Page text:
More random Bears thoughts assessing Super Bowl XLVIII...
On the continuing matter of defensive schemes, both teams in this Final play 4-3 schemes and play ones remarkably akin to what the suspicion is that the Bears will be endeavoring to do in 2014.
But the real focus in all this is the defensive line, because if you don’t have a defensive line, you don’t have a defense. The Bears can speak to that point.
Seattle starts three giants (Red Bryant, Tony McDaniel, Brandon Mebane) plus a speed edge rusher, whether Cliff Avril, Michael Bennett or Chris Clemons. Avril started two games, Bennett three and Clemons 11.
Denver, with a coach in John Fox who is a career 4-3 practitioner, opens with wide-body tackles Terrance Knighton (335 pounds) and Sylvester Williams (313) and an end (Malik Jackson) at 293. On the right edge is their “little” guy, Shaun Phillips (255).
Williams is starting for injured Kevin Vickerson (328).
But here’s the rub as far as the Bears coming up defensively to the prevailing Super Bowl standard: Can the Bears realistically do what either Denver or Seattle have done to make over defenses?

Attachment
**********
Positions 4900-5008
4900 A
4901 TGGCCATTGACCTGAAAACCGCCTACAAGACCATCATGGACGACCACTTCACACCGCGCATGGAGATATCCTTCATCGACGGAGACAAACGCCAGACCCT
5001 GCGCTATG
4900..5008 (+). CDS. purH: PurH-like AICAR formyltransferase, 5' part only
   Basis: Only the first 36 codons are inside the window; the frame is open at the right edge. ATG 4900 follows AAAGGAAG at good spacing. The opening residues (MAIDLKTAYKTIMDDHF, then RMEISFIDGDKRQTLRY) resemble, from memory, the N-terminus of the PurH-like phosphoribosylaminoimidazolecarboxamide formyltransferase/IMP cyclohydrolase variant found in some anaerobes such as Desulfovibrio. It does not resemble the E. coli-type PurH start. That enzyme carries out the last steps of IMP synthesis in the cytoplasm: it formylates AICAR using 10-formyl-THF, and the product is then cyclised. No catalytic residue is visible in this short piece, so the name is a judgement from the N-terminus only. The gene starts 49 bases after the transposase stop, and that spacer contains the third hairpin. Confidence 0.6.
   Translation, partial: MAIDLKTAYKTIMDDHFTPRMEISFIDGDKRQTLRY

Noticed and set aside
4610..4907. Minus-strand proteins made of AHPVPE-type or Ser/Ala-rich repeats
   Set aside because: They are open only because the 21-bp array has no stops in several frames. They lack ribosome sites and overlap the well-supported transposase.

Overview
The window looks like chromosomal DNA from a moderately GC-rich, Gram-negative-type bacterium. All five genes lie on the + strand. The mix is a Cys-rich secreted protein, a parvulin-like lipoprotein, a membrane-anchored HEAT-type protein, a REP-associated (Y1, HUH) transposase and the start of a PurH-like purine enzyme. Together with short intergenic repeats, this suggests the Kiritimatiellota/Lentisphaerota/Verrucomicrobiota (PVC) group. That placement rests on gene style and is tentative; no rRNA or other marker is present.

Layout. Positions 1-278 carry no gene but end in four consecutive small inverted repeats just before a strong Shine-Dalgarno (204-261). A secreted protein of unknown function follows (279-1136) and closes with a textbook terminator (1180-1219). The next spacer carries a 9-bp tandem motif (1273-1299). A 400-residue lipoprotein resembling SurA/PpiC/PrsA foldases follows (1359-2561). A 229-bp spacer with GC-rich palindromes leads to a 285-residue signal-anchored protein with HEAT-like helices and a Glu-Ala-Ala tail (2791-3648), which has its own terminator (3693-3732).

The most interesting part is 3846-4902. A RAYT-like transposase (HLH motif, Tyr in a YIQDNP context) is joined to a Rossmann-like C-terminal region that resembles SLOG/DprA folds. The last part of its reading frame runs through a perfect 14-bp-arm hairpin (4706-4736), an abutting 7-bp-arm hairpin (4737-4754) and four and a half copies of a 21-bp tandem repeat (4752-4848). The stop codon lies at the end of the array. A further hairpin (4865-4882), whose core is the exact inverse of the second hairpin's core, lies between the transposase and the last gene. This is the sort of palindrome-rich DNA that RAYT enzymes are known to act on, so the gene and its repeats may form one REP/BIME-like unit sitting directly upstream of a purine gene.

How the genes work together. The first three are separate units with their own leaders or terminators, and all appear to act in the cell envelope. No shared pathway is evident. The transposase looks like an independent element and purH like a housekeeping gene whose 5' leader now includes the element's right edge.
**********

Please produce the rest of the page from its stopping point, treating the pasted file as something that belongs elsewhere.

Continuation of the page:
Phillips came out of 3-4 scheme in San Diego. A linebacker who works as an end. Sound like anyone on the Chicago roster? But Phillips was a free-agent acquisition. So was Knighton. Williams was a No. 1 draft choice (28th overall) in last year’s draft.
[RELATED: Bears failed to execute Broncos model]
Whether the Bears have the capital and inclination to spend on free-agent upgrades. Unclear.
But here’s the good news: Jackson was Denver’s fifth-round pick in the 2012 draft. Phillips was San Diego’s fourth-rounder in 2004.
Some good news first: Bryant was a fourth-round Seahawks pick in 2008. McDaniel was a journeyman, coming through Miami and Jacksonville before landing in Seattle. He was an undrafted free agent with the Jaguars initially. Mebane was a third-round pick.
Clemons also came into the league undrafted and knocked around with Washington (twice), Cleveland, Oakland and Philadelphia before working out in Seattle.
Avril was a big-ticket signing from Detroit. Bennett was a one-year signing ($5 million) this year for Seattle.
The punch line: Winning defenses can be built with seeming castoffs or draft afterthoughts. Only one of the eight defensive-line starters with these two teams was a No. 1 draft choice.
Maybe Bears general manager Phil Emery was on the right course with Sedrick Ellis and Turk McBride last offseason, seeming non-fits elsewhere with second chances in Chicago.
Last offseason was anything but boring. This year’s will be even more intriguing.